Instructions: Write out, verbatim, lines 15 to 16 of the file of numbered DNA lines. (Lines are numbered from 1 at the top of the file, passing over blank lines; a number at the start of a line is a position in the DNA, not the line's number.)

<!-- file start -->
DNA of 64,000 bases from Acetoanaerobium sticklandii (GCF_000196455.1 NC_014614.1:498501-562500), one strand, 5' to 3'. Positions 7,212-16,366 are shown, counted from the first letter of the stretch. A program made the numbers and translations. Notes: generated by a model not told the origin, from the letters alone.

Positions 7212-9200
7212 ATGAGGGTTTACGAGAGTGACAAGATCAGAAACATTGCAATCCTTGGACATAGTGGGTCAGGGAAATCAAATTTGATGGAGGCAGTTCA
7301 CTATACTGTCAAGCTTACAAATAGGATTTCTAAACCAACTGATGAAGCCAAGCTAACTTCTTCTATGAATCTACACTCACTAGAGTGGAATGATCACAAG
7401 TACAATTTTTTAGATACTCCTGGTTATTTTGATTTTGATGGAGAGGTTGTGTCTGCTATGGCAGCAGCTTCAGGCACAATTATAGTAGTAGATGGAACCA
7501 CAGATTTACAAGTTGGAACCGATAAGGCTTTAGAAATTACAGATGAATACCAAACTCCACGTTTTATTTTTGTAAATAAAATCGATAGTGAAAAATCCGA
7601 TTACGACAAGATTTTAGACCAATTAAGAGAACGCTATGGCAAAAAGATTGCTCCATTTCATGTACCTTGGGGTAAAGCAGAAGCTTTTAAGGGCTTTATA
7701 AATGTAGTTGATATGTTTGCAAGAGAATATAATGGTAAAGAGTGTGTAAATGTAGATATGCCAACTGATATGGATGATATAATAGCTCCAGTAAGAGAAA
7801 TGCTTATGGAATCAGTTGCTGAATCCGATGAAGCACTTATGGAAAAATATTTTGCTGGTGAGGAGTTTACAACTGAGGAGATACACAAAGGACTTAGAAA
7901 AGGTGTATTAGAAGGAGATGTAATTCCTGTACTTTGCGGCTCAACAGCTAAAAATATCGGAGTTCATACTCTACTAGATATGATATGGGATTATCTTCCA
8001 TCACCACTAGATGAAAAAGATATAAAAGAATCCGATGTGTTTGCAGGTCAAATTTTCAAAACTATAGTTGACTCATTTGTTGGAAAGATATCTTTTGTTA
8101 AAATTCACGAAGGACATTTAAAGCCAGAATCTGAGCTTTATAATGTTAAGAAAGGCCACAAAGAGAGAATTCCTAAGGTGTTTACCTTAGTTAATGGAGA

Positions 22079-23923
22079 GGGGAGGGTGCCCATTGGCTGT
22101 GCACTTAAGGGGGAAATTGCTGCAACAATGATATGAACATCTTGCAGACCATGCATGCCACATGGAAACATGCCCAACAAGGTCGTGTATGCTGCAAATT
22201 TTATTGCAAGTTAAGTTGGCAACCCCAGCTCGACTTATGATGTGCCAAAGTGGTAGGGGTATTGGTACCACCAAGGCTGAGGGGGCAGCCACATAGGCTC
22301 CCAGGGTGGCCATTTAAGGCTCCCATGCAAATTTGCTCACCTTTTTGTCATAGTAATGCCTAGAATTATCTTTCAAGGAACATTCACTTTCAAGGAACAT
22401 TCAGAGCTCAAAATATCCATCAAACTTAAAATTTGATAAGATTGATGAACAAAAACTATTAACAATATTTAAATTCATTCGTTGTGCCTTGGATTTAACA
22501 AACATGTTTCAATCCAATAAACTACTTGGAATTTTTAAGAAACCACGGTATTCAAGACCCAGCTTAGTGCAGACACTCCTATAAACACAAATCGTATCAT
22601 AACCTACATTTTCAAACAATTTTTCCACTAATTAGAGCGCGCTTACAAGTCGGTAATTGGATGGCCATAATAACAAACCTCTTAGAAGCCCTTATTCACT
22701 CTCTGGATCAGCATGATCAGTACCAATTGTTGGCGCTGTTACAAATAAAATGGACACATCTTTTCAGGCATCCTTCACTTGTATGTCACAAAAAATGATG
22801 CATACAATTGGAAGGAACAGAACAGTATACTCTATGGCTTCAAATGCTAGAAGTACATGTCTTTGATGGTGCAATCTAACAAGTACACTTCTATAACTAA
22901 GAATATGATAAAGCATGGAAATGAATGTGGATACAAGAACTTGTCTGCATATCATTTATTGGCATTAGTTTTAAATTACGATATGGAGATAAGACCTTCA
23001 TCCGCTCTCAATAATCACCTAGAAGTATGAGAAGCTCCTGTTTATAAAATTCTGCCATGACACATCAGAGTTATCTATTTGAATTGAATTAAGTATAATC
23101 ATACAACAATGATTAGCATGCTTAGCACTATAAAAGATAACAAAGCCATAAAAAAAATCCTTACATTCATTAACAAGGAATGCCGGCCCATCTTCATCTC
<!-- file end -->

22101 GCACTTAAGGGGGAAATTGCTGCAACAATGATATGAACATCTTGCAGACCATGCATGCCACATGGAAACATGCCCAACAAGGTCGTGTATGCTGCAAATT
22201 TTATTGCAAGTTAAGTTGGCAACCCCAGCTCGACTTATGATGTGCCAAAGTGGTAGGGGTATTGGTACCACCAAGGCTGAGGGGGCAGCCACATAGGCTC